Radioulnar Synostosis | Diagnosis & Treatments


How Boston Children's Hospital diagnoses radioulnar synostosis

At Boston Children's Hospital, we understand that the first step to treating your child is obtaining an accurate, timely, and thorough diagnosis.

Your child’s doctor will do a thorough medical history and careful physical exam. X-rays and/or CT scans may be used to confirm the diagnosis, assess the underlying structure of the baby’s deformity, check for related conditions, and determine a course of treatment.

In milder cases, radioulnar synostosis may not be noticeable and doctors may diagnose it during a child’s later school age years or adolescence, since the child rarely experiences pain, and some children don’t experience too much functional limitation of the limited forearm movement. In fact, your child may notice only subtle differences in her ability to rotate her forearm.

In more serious cases, a child’s forearm rotation is much more limited and obvious, so the diagnosis can be made at an earlier age — typically around age 6.

Our Orthopedic Clinical Effectiveness Research Center (CERC)

Boston Children’s Orthopedic Clinical Effectiveness Research Center (CERC) was established by our Orthopedic Center to improve the quality of life for children with musculoskeletal disorders. This collaborative clinical research program is unique in the nation and is playing an instrumental role in establishing, for the first time, evidence-based standards of care for pediatric orthopedic patients throughout the world.

Boston Children’s Hand and Reconstructive Microsurgery Program

The doctors and staff in the Hand and Reconstructive Microsurgery Program at Boston Children's Hospital are recognized experts in the management of congenital and acquired hand deformities.

How Boston Children’s treats radioulnar synostosis

At Boston Children's Hospital, our Orthopedic Center's Hand and Orthopedic Upper Extremity Program provides comprehensive care — including evaluation, diagnosis, consultation, surgery, non-surgical therapies, and follow-up care.

In general, your child's doctor will determine treatment based on whether your child is having problems using her arm, rather than the absolute position of the forearm.

Some children's forearms lie in functional positions, and never need surgery. Children who have the problem in both arms, and/or in whom the forearm is fixed in a position that limits their ability to use their arm, may benefit from surgery, preferably before they reach school age.


Surgery can be performed either to remove the abnormal soft tissue or bony connection or to position the forearm in a more functionally acceptable position.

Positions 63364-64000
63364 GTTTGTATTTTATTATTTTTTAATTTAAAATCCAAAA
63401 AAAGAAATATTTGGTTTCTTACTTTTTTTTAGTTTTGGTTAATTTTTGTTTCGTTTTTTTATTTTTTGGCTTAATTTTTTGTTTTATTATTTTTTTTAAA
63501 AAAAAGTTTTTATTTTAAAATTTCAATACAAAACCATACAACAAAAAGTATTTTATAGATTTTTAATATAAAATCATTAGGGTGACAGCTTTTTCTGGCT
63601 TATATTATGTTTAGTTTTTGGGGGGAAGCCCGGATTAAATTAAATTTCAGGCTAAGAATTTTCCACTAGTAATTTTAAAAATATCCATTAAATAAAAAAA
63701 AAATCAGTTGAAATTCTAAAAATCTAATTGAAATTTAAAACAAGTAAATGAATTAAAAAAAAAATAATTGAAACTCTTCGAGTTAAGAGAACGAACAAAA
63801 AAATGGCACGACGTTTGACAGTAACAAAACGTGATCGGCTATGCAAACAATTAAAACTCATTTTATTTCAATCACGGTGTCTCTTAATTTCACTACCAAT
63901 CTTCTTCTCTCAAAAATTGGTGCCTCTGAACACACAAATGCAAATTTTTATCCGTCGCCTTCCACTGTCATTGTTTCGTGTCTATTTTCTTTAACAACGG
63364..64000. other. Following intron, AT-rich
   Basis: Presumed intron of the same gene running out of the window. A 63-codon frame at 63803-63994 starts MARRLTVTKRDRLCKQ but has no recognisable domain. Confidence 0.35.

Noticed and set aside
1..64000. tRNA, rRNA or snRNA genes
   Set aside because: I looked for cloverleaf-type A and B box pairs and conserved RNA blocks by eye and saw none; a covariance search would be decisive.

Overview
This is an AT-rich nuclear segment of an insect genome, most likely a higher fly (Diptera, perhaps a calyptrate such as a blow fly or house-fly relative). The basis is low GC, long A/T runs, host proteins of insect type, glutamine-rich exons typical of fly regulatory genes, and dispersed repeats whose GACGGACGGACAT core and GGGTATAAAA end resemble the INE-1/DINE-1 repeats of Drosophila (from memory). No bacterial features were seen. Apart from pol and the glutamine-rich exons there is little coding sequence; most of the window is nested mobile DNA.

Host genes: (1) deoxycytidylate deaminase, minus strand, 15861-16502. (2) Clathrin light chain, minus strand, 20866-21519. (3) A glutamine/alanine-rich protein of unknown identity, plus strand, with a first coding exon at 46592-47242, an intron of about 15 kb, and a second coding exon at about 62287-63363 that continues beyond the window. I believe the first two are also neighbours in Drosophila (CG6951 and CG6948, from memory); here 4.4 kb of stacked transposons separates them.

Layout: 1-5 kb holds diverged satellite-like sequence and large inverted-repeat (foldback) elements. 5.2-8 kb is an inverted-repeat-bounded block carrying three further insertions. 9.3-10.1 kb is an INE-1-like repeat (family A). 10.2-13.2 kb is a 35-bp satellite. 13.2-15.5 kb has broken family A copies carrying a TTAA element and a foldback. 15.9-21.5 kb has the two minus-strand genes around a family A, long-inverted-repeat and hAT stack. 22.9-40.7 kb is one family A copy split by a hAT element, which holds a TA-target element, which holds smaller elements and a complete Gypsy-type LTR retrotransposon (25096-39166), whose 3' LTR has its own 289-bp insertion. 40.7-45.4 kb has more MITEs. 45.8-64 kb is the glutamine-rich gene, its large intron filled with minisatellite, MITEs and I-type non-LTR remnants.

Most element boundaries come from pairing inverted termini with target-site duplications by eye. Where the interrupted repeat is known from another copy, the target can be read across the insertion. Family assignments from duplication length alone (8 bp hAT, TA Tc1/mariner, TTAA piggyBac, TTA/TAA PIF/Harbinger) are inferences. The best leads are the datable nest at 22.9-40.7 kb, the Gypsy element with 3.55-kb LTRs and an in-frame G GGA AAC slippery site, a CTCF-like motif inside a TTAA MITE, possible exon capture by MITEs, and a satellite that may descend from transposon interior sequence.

While it's rare that surgery can reconstruct a “normal” joint between the radius and ulna, some children see significant improvement in function from osteotomy (bone-cutting) procedures, in which the forearm bones are surgically repositioned.

Coping and support

At Boston Children's Hospital, we understand that a hospital visit can be difficult, and sometimes overwhelming. So, we offer many amenities to make your child's — and your own — hospital experience as pleasant as possible. Visit the Hale Family Center for Families for all you need to know about:

In particular, we understand that you may have a lot of questions when your child is diagnosed with radioulnar synostosis. Will this affect my child long term? Will she be able to enjoy regular activities? We can connect you with extensive resources to help you and your family through this stressful time, including:

  • patient education: From doctor's appointments to physical therapy and recovery, our nurses and physical therapists will be on hand to walk you through your child's treatment and help answer any questions you may have — Why will my child need surgery? Are there non-surgical options? How long will her recovery take? How should we manage home exercises and physical therapy? We'll help you coordinate and continue the care and support your child received while at Children's.
  • parent-to-parent: Want to talk with someone whose child has been treated for radioulnar synostosis? We can often put you in touch with other families who've been through the same process that you and your child are facing, and who will share their experiences.
  • faith-based support: If you're in need of spiritual support, we'll connect you with the Boston Children's chaplaincy. Our program includes nearly a dozen clergy — representing Protestant, Jewish, Muslim, Roman Catholic, and other faith traditions — who will listen to you, pray with you, and help you observe your own faith practices during your hospital experience.
  • social work: Our social workers and mental health clinicians have helped many families in your situation. We can offer counseling and assistance with issues such as coping with your child's diagnosis, stresses relating to coping with illness, and dealing with financial difficulties.